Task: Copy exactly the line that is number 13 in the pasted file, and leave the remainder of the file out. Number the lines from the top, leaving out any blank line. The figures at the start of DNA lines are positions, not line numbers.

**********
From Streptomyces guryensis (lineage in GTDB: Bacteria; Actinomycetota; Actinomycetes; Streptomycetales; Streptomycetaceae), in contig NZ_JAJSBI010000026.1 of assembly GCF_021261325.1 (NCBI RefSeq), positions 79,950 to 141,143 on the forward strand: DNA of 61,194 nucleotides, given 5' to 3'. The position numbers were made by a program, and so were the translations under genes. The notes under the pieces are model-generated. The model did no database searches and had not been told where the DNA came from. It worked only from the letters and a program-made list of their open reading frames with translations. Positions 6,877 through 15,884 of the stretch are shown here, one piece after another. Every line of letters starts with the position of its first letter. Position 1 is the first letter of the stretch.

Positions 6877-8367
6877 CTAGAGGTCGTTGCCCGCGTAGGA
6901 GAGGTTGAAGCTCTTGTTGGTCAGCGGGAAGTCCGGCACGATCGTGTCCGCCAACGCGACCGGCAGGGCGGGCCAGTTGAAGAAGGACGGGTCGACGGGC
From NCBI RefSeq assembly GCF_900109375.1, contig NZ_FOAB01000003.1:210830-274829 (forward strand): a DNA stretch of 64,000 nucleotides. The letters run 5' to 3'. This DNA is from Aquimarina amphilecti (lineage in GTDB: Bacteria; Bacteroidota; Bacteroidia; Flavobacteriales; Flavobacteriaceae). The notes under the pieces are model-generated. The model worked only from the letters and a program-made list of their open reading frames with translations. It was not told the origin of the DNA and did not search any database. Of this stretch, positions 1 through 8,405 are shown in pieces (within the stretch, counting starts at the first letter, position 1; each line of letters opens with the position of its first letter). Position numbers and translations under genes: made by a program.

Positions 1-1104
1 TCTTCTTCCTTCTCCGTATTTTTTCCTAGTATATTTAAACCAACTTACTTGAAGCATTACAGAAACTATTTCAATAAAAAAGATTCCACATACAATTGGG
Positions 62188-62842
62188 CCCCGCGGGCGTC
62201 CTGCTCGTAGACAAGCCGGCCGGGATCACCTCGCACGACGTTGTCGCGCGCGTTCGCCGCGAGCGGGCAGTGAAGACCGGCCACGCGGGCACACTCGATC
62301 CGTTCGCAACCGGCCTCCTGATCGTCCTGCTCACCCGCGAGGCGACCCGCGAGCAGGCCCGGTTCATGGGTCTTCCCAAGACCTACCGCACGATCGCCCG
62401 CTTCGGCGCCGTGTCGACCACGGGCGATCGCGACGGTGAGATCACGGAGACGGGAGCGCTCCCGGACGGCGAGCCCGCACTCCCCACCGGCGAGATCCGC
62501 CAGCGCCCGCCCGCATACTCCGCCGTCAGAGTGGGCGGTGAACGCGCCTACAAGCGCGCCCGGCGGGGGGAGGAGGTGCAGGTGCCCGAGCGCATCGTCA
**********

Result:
62501 CAGCGCCCGCCCGCATACTCCGCCGTCAGAGTGGGCGGTGAACGCGCCTACAAGCGCGCCCGGCGGGGGGAGGAGGTGCAGGTGCCCGAGCGCATCGTCA